The places where I’ve seen successes are cases where they have done all of that. They focused on appropriate treatment of pain and focused on appropriate treatment and prevention of drug abuse in general, prescription drug abuse in particular. They approached it at the community level because this really is a community problem, it’s not just an individual problem. Things like the project Lazarus in North Carolina are just fantastic because of what they have been able to do using that approach.

Dr. Webster: Bob, I want to thank you very much for participating over the last couple of weeks answering the questions and contributing to, I think, a knowledge base for a lot of the listeners. I also want to thank the listeners to this Pains Topics interview on If you aren’t already, please follow me on twitter @lynnrwebstermd.

Also, stay tuned to my blog for more information about my upcoming book and documentary both titled “The Painful Truth” to be released this fall. The book will be available September 1. Have a great day.


  1. Richard Bruce on April 12, 2016 at 9:19 am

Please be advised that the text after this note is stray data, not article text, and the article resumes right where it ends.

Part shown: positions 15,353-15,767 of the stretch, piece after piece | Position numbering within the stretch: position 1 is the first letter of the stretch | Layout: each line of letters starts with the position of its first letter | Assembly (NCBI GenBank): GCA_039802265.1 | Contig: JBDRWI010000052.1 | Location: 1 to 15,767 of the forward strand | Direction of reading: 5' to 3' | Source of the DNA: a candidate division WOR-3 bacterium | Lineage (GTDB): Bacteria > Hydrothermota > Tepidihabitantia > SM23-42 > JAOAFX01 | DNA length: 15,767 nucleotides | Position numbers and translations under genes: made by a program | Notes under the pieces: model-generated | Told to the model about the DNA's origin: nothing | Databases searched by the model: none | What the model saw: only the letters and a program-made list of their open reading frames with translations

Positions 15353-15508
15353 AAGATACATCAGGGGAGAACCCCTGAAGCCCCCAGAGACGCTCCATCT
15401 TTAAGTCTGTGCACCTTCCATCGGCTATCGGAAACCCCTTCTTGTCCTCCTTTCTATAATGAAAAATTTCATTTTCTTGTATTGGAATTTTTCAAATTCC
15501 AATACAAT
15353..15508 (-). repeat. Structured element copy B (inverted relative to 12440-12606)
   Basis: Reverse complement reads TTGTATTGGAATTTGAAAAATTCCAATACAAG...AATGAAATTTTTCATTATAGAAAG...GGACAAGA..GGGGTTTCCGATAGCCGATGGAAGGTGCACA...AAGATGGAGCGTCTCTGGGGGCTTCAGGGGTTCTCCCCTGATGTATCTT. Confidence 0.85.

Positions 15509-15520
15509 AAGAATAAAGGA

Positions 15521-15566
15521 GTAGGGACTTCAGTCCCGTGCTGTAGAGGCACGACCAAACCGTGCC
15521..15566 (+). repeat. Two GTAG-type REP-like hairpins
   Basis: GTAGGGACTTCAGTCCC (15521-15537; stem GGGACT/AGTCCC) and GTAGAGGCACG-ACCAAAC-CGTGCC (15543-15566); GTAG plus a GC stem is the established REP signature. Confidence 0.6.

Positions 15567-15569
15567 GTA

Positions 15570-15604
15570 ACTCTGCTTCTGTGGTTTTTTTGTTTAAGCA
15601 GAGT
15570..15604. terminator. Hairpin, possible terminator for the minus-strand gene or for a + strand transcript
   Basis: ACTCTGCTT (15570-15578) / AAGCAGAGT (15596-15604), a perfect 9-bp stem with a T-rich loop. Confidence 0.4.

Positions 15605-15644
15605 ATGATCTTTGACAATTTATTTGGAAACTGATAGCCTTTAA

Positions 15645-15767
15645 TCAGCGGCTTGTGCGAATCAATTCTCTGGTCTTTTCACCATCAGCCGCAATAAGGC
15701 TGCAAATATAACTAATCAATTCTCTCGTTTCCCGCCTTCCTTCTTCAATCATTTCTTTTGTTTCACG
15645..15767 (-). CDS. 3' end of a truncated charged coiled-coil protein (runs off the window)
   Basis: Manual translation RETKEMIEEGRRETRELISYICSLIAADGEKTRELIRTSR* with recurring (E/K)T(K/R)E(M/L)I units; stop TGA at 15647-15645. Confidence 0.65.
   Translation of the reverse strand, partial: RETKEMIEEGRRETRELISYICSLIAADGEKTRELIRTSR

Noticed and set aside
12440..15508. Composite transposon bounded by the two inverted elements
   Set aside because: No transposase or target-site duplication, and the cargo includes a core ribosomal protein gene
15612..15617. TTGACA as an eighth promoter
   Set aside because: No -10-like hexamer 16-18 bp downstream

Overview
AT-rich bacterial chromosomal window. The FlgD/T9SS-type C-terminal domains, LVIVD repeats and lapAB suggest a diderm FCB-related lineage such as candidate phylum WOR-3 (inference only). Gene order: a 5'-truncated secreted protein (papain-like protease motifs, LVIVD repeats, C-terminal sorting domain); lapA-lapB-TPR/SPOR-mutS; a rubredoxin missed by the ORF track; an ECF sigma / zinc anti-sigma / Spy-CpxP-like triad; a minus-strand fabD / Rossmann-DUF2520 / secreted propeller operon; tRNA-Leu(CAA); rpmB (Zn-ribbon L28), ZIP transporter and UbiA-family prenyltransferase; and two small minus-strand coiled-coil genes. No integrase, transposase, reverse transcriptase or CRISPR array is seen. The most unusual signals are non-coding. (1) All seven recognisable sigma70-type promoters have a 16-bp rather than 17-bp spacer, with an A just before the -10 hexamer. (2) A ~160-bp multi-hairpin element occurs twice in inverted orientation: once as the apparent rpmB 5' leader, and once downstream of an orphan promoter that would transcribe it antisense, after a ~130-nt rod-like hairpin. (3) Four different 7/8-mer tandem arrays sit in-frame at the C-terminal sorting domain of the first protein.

Thank you for your article. I have full blown ankylosing spondylitis, syrnx that goes from T2 to T9, wraps around my chord , and ends @ L5. I’m on disability. I’ve done many things for vocations . from construction, pro-rodeo, and most areas of R.N.. Mostly ICU and ER Trauma. I have done bio-feedback, acupuncture, trigger point injections ( which are a gimmick unless around digits), NSAID’s ,exercise. It goes on. After my 4th course of trigger point injections I gained 29 lbs. in 1and 1/2 days. I also have TB. Non diabetic. I spent 30 days out of 8 months in 2015. 11 days with a silver dollar size hole in the pad going into my great toe. that was in March, then a severe concussion after slipping while mopping the floor. No one knew I was unconscious for 2 days. Woke up and thought I was in France. Rhabdo,organ failure and more. Then in Sep. I spent 11 more days in hospital and had my 5th toe R foot amputated. I have SEVERE neropathy, HLA-B27, non-diabetic, peptic ulcer disease, IBS, UC, Uveitis. I can’t take TNF drugs. A good friend of mine here in Tucson designs them for his company, Southern Az. Pharmaceutical Research. It’s a REAL mess. What am I supposed to do? Go to PT and have hot packs tid/7 days. SURE. I don’t know what to do. There are 4 siblings in my family and all but 1 of us have HLA-B27. Other 3 have AS. Middle brother (I,m youngest) has RA and 3 incidents around the time I was in and out of hospital. Rushed to cath lab and found to have RA with CAD. 90% blockage of descending coronary artery. Protocol not followed. After stent, he went home the next day and wasn’t given proper follow med. After 2 more visits in next 2 wks. he went into cardiac tamponade. colistin. I venting and wondering what the hell I’m going to do after taking over 3 million mg’s of opiates over a 25 yr. period. Nothing to brag or be ashamed of. It is what it is. I have taken every opiate there is for chronic pain. What I feel doc’s don’t understand is they have become a part of my physiological makeup. Not a laughing matter and contrary to many doc’s thinking it can’t be. Well, I’m a walking(barely), talking, good liver enzymes, high SED rate, low H&H 60 yr. old male. I don’t like the 60 part of this huge equation. HaHaHa Thank you for your time and have a most happy, safe tear for you and your family and team………..Best, Richard